IRE (unit)

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Diagram of composite video field with IRE measurements

The IRE unit is used in the measurement of composite video signals. Its name is derived from the initials of the Institute of Radio Engineers.[1]

A value of 100 IRE is defined to be +714 mV in an analog NTSC video signal. A value of 0 IRE corresponds to the voltage value of 0 mV, the signal value during the blanking period. The sync pulse is normally 40 IRE below this 0 IRE value, so the total range covered from peak to trough of an all white signal would be 140 IRE.[2]

Video signals use the "IRE" unit instead of DC voltages to describe levels and amplitudes. Based on a standard 1 Vpp NTSC composite-video signal that swings from -286 mV (sync tip) to +714 mV (peak video), a 140 IRE peak-to-peak convention is established. Thus, one NTSC IRE unit is 7.143 mV (1/140 V or 7+1/7 mV),[3] where -40 IRE is equivalent to -285.7 mV, and +100 IRE is equivalent to +714.3 mV. 0 IRE is equivalent to 0 V. The black level is equivalent to 53.57 mV (7.5 IRE).[4]

The PAL video signal is slightly different in that it swings from -300 mV to +700 mV, instead. Thus, one PAL IRE unit is 7 mV, where -43 IRE is equivalent to -300 mV at the sync tip, and +100 IRE is equivalent to +700 mV at the peak video level. Black level is the same as the blanking level 0 mV (0 IRE).[5][6]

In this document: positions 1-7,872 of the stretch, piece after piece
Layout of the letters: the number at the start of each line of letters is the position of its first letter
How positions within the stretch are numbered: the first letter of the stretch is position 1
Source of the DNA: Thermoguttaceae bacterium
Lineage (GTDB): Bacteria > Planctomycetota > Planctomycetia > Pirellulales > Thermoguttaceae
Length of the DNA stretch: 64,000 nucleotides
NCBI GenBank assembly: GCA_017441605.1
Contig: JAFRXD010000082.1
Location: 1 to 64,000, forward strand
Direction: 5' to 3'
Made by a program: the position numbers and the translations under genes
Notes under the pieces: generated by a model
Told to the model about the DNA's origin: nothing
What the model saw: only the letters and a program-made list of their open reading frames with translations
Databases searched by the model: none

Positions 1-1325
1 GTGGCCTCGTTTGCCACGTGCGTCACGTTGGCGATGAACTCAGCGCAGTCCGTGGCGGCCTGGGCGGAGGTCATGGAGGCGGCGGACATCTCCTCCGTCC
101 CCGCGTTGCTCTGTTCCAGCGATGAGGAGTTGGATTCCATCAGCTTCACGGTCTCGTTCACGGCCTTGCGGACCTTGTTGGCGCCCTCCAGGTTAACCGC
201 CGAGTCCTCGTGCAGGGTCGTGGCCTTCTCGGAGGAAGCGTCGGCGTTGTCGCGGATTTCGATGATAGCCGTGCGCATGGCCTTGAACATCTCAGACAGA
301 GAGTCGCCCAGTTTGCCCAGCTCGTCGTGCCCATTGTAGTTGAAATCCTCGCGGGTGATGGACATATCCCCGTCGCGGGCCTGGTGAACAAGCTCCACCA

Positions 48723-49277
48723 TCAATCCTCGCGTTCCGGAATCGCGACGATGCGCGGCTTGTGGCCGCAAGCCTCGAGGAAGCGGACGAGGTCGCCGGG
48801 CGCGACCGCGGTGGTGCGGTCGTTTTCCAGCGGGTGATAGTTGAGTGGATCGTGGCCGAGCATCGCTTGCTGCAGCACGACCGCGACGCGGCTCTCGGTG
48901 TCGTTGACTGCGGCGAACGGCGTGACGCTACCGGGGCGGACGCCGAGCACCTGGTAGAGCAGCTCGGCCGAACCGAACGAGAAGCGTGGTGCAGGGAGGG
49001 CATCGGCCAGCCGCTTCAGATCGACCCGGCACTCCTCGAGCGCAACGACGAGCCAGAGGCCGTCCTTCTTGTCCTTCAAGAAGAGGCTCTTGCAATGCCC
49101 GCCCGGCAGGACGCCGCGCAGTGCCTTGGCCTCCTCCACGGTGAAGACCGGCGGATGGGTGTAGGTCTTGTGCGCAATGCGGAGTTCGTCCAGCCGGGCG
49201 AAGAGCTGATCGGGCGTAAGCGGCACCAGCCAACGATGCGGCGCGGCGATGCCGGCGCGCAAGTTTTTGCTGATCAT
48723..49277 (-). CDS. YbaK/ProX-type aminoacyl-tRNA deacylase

The reason IRE is a relative measurement (percent) is because a video signal may be any amplitude. This unit is used in the ITU-R BT.470 which defines PAL, NTSC and SECAM:[7][8]

Sync level Blanking level Reference black Reference white Peak level Burst Amplitude
M-NTSC -40 IRE, -285.7 mV 0 IRE 7.5 IRE, 53.57 mV +100 IRE, 714.3 mV 120 IRE 20.0 IRE
B/G-PAL -43 IRE, -300 mV 0 IRE 0 IRE +100 IRE, 700 mV 133 IRE 21.5 IRE
SECAM -43 IRE 0 IRE 0 IRE +100 IRE 130 IRE N/A


  1. ^ Robin & Poulin; Michael Robin; Michel Poulin (2000). Digital television fundamentals: design and installation of video and audio systems. McGraw-Hill Professional. p. 17. ISBN 0-07-135581-2.
  2. ^ "World Analogue Television Standards and Waveforms". Retrieved 31 May 2018.
  3. ^ Lee, Paul. "Introduction to Analog Video" (PDF).{{cite web}}: CS1 maint: url-status (link)
  4. ^ "Composite Video Signals (CVBS)". National Instruments. Retrieved 31 May 2018.{{cite web}}: CS1 maint: url-status (link)
  5. ^ Cliff Win, Jr. "Measuring composite-video signal performance requires understanding differential gain and phase, Part 1 of 2". National Semiconductor Corporation. Retrieved 31 May 2018.{{cite web}}: CS1 maint: url-status (link)
  6. ^ "Vertical Blanking Interval of 625-Line Standard (PAL Colour)" (PDF). Archived from the original (PDF) on 28 April 2016. Retrieved 3 September 2015.
  7. ^ "BT.470 : Conventional analogue television systems". International Telecommunication Union. Retrieved 28 August 2012.{{cite web}}: CS1 maint: url-status (link)
  8. ^ "Video Levels - NI Signal Generators Help (NI-FGEN 18.1) - National Instruments". Retrieved 2020-11-26.